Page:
Q&A: Vincent Castiglia Paints Exclusively in His Own Blood (but Used Semen Once)

Categories: Metal Mondays

vincent album cover.jpg

Lots of artists stand out for designing some kick-ass metal covers -- like the recently deceased Storm Thorgerson, for example, who lent his art to everyone from Led Zeppelin to Black Sabbath over the course of 30 years. But when it comes to weaving together the heavy metal standard of horror, the dark side of humanity, and substantial sacrifices to the heavy metal gods, the first person that comes to mind has to be Vincent Castiglia.

In short, his work is bloody wonderful.

He designed (with H.R. Giger) Triptykon's 2010 debut release, Eparistera Daimones, and is known for a collection of art that has appealed to everyone from Marilyn Manson to Metallica. He's also known for this fact: His entire body of work is created exclusively in his own blood.

Castiglia creates detailed pieces in his studio, transferring actual flesh and blood to each work, practicing a modern-day blood-letting and siphoning his life force for a realism that dissolves the barrier between artist and art in the most literal sense.

As Celtic Frost vocalist Martin Eric Ain has stated, just a little dramatically, "If the body is the temple, then the heart is the altar and the blood is the sacred flame that enlightens the shrine. Vincent is painting with holy light."

His work also hangs in a wide range of spaces and galleries, from Greg Allman's walls (he purchased one of Castiglia's most celebrated works, Gravity) to Switzerland's the Museum of Porn in Art and New York's Fuse Gallery.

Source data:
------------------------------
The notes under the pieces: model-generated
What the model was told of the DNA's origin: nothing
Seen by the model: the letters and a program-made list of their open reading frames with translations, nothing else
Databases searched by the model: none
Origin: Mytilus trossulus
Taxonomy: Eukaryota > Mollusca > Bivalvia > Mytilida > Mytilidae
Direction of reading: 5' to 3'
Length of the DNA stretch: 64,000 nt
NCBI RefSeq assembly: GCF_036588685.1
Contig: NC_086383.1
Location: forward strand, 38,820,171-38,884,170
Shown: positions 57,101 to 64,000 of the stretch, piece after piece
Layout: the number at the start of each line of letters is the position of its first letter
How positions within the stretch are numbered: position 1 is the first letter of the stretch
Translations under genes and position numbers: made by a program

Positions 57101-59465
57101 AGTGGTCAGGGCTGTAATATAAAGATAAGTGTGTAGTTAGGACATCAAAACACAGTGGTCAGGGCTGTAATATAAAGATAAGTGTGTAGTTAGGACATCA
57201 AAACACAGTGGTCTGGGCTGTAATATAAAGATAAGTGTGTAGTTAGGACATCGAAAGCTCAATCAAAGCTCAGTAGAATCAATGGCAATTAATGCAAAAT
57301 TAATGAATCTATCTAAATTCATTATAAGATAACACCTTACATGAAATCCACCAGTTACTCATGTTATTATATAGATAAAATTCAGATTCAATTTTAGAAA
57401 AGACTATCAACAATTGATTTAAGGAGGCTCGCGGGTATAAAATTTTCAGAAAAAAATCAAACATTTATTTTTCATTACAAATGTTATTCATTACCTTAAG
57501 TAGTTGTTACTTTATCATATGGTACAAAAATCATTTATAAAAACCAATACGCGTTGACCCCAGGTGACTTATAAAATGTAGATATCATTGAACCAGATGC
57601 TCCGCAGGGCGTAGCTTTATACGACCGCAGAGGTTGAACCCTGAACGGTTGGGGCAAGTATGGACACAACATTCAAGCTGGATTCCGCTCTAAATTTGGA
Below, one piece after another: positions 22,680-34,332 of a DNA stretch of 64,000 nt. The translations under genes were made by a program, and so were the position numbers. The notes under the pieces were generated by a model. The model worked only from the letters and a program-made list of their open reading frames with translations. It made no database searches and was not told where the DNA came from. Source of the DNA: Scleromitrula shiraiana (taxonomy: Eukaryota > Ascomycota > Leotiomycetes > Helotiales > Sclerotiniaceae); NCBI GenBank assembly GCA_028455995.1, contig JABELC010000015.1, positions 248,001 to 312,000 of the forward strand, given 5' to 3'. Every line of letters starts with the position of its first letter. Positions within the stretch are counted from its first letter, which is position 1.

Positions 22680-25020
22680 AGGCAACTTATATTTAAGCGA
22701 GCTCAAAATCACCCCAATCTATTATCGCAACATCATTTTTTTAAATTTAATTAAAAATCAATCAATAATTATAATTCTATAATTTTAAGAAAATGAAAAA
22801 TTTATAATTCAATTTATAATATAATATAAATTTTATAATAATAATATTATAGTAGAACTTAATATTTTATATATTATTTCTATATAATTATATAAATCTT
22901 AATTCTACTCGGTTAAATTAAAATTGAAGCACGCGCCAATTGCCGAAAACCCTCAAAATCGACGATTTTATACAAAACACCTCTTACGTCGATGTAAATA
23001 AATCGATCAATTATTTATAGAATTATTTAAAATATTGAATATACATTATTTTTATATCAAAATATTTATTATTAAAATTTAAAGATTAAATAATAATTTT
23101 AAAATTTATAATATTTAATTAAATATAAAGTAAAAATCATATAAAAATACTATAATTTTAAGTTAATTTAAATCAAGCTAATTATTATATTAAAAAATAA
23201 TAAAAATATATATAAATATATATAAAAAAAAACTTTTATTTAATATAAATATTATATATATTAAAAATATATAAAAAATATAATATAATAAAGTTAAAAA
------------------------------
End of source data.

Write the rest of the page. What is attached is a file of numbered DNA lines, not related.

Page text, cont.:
Up on the Sun talked with Castiglia about nearly dying for his art, the band he would love to design an album cover for, and the time he experimented with semen as a medium.

You've said that you originally began painting with your blood to become more intimate with you work. But when was the exact moment you realized that's what you could -- and would -- do?

It was the point when I started using blood exclusively. I had been using it in conjunction with pen and ink, and that felt right. I connected with the work on a deeper level. But then I did some initial very loose paintings, and at that moment it became evident.

How is blood different from paint to work with?

There isn't a big difference. Well, there is and there isn't. I would compare it to watercolor, like opaque watercolor. But I work from five consistencies, to mostly water with a few drops of blood, all the way to just straight blood that's been given a chance to decompose a bit and become more opaque.

And that's how that happens, through natural decomposition. And that stuff -- over the course of working on a project and it being a room temperature while not refrigerated while I'm working -- that's almost like acrylic paint. It straddles the line between watercolor and acrylic.

Have you ever experimented with other human bodily fluids or anyone else's blood?

I've worked with others' blood. I'd taken donations when my lung collapsed in 2008. I was doing my first solo show, which was to open at the H.R. Giger Museum and Gallery in Switzerland. I was working long hours and was not keeping track of how much blood I had collected. I was stressed out and pretty weak.

What about other bodily fluids?

[Laughter] Bodily fluids . . . I have.



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